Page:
Lupa J – To Breathe Underwater

Lupa J

We’re all having to learn to live in a new world right now. In many ways, 2020 has certainly felt like breathing underwater with its suffocating isolation and lockdowns.

Lupa J’s second album tackles this head on.

At the start of the year, it was originally meant to be a techno EP. But then came the first lockdown and, as they tweeted recently, it “got all long and introspective”.

It’s a real blessing that it did.

Two of the album’s eight tracks were written just before their native Australia went into lockdown in the spring. The majority were born in the lonely months of lockdown itself.

Lupa J tried to focus on one track each week for the album. Some weeks, they had the headspace to channel emotions into lyrics; others, it was easier to focus on techno tracks.

The result is full of dark and intricate pop songs laced with techno and industrial beats. It merges the worlds of dark club night dance floors and up-tempo pop, and – unsurprisingly given the album came out of lockdown – there’s a claustrophobic isolation at its heart. It’s the sound of an artist getting to grips with a strange new world, of learning to breathe underwater.

The songs are made grittier and darker by the metallic sounds of industrial techno. Like ‘Obliterate’, with its machine-gun flurries of techno percussion against light synth rhythms’. ‘This Suburb’ explodes with techno beats and dark synths, but not before its broken your heart with its exploration of being trapped somewhere but learning to love it. Likewise ‘Supermarket Riots’, with its cry of “Just stay on the phone, I need you”.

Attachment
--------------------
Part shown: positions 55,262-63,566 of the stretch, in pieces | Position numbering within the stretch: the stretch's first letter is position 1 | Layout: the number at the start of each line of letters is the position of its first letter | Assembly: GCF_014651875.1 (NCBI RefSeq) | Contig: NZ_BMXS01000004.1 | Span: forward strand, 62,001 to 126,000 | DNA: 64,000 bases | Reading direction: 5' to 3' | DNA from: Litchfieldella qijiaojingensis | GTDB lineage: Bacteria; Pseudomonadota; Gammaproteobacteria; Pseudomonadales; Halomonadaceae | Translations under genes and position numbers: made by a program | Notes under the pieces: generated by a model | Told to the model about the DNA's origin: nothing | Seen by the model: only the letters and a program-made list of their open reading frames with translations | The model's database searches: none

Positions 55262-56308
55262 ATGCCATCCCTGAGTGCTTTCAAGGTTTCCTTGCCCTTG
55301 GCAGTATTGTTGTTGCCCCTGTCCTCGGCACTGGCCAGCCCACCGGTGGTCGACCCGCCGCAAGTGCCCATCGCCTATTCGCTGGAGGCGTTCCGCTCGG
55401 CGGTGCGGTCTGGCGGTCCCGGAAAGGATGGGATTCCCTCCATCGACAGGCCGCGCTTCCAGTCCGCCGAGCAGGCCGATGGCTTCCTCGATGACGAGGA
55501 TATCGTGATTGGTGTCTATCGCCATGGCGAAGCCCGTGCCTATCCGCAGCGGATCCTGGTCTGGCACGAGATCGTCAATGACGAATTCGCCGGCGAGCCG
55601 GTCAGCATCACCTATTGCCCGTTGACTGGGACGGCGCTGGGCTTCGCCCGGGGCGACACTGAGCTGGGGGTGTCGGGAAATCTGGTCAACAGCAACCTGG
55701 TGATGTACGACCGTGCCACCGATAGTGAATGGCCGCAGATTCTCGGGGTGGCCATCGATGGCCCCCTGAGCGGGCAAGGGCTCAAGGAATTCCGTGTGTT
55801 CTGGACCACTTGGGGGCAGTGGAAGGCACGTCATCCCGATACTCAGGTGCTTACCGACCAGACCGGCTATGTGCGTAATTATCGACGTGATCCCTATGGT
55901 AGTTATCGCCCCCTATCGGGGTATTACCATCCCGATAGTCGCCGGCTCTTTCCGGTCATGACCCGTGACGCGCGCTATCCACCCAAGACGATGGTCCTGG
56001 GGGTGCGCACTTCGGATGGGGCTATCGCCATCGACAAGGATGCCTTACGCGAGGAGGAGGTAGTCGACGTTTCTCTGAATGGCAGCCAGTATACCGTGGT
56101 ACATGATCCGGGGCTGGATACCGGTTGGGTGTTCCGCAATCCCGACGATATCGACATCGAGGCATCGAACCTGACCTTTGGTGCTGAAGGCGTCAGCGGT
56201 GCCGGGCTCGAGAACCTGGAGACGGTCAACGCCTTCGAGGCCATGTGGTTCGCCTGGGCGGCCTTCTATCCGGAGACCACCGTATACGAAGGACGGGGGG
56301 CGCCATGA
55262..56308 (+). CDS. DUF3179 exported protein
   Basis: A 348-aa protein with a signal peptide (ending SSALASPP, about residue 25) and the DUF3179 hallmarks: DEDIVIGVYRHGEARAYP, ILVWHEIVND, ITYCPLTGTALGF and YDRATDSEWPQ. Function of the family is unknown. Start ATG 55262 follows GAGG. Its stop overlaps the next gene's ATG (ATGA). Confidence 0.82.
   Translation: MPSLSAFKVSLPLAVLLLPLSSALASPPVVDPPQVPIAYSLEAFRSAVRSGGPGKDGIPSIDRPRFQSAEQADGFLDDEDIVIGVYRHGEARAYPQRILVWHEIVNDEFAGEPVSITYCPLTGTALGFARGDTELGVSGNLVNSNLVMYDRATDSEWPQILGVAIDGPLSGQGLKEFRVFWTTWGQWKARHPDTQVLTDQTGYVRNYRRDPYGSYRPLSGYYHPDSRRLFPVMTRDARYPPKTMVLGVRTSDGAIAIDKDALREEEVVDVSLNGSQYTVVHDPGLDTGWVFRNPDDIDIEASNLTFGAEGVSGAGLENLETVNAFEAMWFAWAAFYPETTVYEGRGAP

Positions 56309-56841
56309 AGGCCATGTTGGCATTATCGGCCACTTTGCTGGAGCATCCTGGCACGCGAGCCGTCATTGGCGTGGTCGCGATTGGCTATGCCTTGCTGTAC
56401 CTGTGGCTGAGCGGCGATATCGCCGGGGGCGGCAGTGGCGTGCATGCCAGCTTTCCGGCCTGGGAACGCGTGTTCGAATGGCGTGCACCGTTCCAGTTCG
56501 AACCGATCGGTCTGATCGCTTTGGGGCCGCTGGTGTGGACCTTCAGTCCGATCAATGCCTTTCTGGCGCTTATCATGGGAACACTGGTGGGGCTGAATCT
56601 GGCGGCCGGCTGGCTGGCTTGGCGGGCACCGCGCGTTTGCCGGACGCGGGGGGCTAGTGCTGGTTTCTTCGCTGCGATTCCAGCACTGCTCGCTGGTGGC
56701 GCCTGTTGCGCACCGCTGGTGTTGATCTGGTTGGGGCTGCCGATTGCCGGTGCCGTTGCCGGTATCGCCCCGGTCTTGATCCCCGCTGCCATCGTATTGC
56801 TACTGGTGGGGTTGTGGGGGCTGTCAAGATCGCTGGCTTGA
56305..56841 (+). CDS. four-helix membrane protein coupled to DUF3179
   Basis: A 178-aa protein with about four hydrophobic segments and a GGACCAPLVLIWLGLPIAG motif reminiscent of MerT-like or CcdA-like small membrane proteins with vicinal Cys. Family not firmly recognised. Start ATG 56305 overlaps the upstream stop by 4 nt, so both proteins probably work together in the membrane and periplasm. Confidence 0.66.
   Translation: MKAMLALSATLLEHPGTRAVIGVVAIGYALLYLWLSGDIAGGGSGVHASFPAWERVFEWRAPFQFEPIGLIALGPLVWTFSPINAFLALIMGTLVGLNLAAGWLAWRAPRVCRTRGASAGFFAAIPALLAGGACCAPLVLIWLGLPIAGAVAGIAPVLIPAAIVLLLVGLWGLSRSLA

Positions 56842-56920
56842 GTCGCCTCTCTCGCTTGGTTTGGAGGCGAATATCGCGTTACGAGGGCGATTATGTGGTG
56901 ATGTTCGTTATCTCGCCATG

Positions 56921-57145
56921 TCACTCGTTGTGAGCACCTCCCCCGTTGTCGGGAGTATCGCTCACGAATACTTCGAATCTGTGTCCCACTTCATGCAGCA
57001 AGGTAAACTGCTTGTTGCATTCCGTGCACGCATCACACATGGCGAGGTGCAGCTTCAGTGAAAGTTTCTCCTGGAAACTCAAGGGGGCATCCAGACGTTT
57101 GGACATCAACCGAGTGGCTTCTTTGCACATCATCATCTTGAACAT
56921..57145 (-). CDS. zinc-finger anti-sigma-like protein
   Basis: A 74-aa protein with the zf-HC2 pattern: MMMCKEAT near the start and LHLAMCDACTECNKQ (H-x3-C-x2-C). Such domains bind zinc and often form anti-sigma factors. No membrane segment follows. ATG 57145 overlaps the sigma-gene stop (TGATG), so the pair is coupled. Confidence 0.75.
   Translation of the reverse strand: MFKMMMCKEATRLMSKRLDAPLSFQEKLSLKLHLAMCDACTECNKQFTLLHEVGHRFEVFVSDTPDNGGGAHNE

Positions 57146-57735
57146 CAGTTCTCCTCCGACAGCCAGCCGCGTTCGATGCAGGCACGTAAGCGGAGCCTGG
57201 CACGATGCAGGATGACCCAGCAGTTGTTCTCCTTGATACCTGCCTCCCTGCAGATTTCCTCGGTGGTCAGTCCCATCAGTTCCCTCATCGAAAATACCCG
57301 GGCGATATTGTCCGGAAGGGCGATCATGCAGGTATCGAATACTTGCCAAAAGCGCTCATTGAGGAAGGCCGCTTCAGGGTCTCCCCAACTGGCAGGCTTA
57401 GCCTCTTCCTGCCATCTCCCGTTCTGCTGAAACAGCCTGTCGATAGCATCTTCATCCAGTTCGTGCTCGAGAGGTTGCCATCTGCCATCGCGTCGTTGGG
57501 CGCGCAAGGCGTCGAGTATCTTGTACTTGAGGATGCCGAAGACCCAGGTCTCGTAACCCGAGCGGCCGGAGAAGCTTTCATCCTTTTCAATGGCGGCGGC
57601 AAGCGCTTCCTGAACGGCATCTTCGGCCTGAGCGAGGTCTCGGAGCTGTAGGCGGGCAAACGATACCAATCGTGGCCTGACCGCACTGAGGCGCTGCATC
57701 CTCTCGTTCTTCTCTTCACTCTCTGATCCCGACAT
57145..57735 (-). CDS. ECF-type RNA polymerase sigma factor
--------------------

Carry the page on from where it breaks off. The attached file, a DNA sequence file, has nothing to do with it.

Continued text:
It’s when the lyrics and songs give way to pure techno that the album reaches even greater heights. Lupa J is an artist obsessed by sound, in thrall to its possibilities, and it’s on these tracks that this is most thrillingly evident.

‘Call Me Up’ has an alarm clock synth stutter and unrelenting techno beat, with waves of metallic crashes, robotic voices and samples. It’s the sound of sparks flying that would grace any dark, twisted sci-fi epic. ‘To Become’ manages to be even more menacing, with snatches of disembodied voices and synths wailing like alarms.

Lupa J skilfully weaves an intoxicating mix of lyrical introspection, pop melody and industrial techno. ‘To Breathe Underwater’ kicks like a mule. But it soothes, too, like a dive into a warm pool at the end of a hot day. Like Lupa J, we’re all learning to breathe underwater now.

Jamie Summerfield